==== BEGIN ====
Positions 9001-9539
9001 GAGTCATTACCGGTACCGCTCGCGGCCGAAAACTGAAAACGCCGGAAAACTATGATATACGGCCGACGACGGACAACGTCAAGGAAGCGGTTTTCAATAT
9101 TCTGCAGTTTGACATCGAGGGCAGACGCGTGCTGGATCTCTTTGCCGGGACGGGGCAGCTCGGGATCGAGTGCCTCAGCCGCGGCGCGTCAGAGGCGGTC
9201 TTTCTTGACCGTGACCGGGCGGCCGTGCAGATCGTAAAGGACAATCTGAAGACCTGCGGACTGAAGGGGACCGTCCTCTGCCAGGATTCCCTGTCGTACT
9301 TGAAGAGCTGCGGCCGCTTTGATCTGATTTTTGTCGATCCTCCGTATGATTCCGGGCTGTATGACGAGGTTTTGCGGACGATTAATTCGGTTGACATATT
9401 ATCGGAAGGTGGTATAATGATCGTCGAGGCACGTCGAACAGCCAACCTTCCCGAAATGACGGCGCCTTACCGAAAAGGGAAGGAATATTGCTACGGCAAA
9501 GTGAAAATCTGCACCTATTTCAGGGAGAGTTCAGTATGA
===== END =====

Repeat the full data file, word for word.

Positions 9001-9539
9001 GAGTCATTACCGGTACCGCTCGCGGCCGAAAACTGAAAACGCCGGAAAACTATGATATACGGCCGACGACGGACAACGTCAAGGAAGCGGTTTTCAATAT
9101 TCTGCAGTTTGACATCGAGGGCAGACGCGTGCTGGATCTCTTTGCCGGGACGGGGCAGCTCGGGATCGAGTGCCTCAGCCGCGGCGCGTCAGAGGCGGTC
9201 TTTCTTGACCGTGACCGGGCGGCCGTGCAGATCGTAAAGGACAATCTGAAGACCTGCGGACTGAAGGGGACCGTCCTCTGCCAGGATTCCCTGTCGTACT
9301 TGAAGAGCTGCGGCCGCTTTGATCTGATTTTTGTCGATCCTCCGTATGATTCCGGGCTGTATGACGAGGTTTTGCGGACGATTAATTCGGTTGACATATT
9401 ATCGGAAGGTGGTATAATGATCGTCGAGGCACGTCGAACAGCCAACCTTCCCGAAATGACGGCGCCTTACCGAAAAGGGAAGGAATATTGCTACGGCAAA
9501 GTGAAAATCTGCACCTATTTCAGGGAGAGTTCAGTATGA